Remonetisation and Banks: The Pain Pangs Stay
The remonetisation exercise had as its fulcrum the commercial banking system which was the enabler of the grand design. 50 days of hard work has gone into the process of accepting old notes from the system and disbursing currency through branches and ATMs. Further, the banks had to be compliant with over 60 regulatory changes and ensure that all the 130,000 odd branches were made cognizant of the same. The economy too has been shaken if not stirred, and the implications are still a matter of conjecture. How have banks been affected by all these developments if we transcend the operational issues?
First, banks have been flooded with deposits which could go up to around ₹ 12-14 lakh crore. The cost of these deposits gets anchored to at least 4%, if not more, depending on what proport ion of these deposits are converted into time deposits. Avenues for deployment of these funds have been limited, with credit growth witnessing a minor setback due to the non-fructification of the busy season impetus. This has meant that these deposits have moved over as investment in government securities (G-Sec)and after a turbulent phase of regulatory fine tuning, which also involved imposition of 100% incremental CRR at one point of time that was reversed, have moved towards a return of around 6% on the MSS bonds. Hence, the spread is quite low on these exogenous deposits which have come in – some have also been converted to fixed deposits at higher rates which would lower the same. The recent move to lower lending rates, which affects the entire loan portfolio, would pressurise their net interest margin further.
Second, G-Sec yields had started moving southwards before November 8, thus indicating good treasury gains. This would tend to get diluted as an increase in supply of government bonds due to the issuance of MSS bonds through the CMBs has lowered their prices with yields moving up. This would be a double whammy for banks for Q3 and Q4.
Third, operating costs which are around 2% of total assets would also tend to increase as the non-interest expenses have increased sharply in the process of remonetisation which involves taking on the ATM recalibration costs, overtime for PSB staff, transportation of notes, daily overheads in branches, security expenses, etc. While the ratio would get absorbed in the higher size of assets, in terms of absolute effect on profits, it would be significant.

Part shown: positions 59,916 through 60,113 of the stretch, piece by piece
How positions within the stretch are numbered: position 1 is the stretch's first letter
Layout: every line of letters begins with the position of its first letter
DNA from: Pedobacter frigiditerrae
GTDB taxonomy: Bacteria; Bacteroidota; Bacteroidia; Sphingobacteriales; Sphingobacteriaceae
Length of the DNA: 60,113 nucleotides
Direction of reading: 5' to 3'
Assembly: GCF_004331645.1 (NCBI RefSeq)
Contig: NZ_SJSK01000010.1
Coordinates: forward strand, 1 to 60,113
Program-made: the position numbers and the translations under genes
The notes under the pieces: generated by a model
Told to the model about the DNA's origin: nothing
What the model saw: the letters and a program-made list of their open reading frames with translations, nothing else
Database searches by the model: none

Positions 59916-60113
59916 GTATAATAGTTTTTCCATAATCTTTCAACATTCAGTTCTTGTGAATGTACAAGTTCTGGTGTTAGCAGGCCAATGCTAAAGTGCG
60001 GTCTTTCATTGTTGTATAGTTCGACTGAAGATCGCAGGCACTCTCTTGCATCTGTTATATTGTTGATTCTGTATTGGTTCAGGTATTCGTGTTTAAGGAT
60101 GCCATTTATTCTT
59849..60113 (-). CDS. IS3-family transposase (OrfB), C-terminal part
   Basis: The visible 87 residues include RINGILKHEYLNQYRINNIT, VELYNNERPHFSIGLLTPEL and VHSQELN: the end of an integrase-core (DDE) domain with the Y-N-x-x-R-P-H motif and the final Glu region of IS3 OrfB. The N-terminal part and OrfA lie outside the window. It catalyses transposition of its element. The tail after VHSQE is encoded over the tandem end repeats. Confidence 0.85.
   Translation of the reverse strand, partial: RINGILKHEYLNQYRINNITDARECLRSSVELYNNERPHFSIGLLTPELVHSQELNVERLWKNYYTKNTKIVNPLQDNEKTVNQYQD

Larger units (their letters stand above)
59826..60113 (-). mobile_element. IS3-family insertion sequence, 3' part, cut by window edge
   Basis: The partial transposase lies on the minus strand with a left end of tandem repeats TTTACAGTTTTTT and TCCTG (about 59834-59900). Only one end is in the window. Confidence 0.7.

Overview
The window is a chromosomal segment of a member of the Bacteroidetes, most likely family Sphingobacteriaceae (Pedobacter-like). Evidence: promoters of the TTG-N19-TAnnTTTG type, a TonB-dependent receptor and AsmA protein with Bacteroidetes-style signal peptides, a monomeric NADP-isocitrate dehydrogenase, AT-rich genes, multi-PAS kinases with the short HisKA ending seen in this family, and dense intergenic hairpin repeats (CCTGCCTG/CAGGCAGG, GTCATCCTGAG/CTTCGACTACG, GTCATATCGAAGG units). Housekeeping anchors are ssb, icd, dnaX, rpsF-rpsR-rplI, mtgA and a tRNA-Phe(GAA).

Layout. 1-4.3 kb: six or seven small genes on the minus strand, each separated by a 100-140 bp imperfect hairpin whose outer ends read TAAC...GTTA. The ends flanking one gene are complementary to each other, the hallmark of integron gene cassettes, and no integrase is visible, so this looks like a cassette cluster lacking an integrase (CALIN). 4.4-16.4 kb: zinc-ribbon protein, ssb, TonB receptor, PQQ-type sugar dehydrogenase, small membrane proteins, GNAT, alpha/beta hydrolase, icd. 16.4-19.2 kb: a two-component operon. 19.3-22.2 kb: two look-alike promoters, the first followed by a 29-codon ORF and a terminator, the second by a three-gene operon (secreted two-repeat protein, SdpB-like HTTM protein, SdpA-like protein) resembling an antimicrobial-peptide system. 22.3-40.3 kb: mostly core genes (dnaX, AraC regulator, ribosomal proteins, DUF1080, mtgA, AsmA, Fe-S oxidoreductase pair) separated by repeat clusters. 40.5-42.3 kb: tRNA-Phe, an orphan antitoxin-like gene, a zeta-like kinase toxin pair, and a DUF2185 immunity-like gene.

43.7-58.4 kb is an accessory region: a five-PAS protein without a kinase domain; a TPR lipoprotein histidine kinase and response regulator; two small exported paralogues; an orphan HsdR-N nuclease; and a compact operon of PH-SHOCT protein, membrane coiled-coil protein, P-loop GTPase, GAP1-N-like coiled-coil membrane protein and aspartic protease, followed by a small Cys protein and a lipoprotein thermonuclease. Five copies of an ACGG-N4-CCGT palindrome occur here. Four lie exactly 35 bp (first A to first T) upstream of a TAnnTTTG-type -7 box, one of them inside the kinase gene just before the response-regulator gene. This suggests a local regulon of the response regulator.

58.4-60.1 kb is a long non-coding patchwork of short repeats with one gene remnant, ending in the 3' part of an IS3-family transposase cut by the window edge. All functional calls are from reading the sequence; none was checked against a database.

Fourth, the present situation does not augur well for NPAs. There has already been an increase in the level of NPAs for personal loans, especially for education, auto and consumer durables. This would tend to increase in the rest of the year as the cash crunch has hurt employment at the lower income levels, thus impacting their repayment capacity. The same holds for SMEs which will be affected negatively due to the slowdown in the economy. Therefore, higher NPAs are bound to be the result of the economic impact these 50 days. The issue was to have gotten sorted out by March 2017, but it looks likely that it would last for a longer period of time.
Fifth, the squeeze in net interest margin combined with lower treasury gains and higher operating cost would be further pressurised by higher provisions leading to lower growth in profits. This will hold more for PSBs than private banks as they are the ones afflicted more on the NPAs. Other factors would be common for all.
Sixth, lower profits make bank stocks that much less attractive and, in turn, would force the government to prolong the period of bank capitalisation from the Budget as it will take a longer time for them to be disinvestment worthy. Hence, the government will have to consider using some of the proceeds of tax or penalty collection from Income Disclosure Schemes II and III which will be known by March.
The crux is really that the turnaround in the state of public sector banks will take a longer time to work out with most of the indicators moving below acceptable levels on account of this unique colligation of events in the last 50 days. Private banks will also not be completely isolated and though the impact would be diluted given their relatively stronger initial conditions, they will be vulnerable to market movements. On the whole, the picture may not be too bright till March 2017.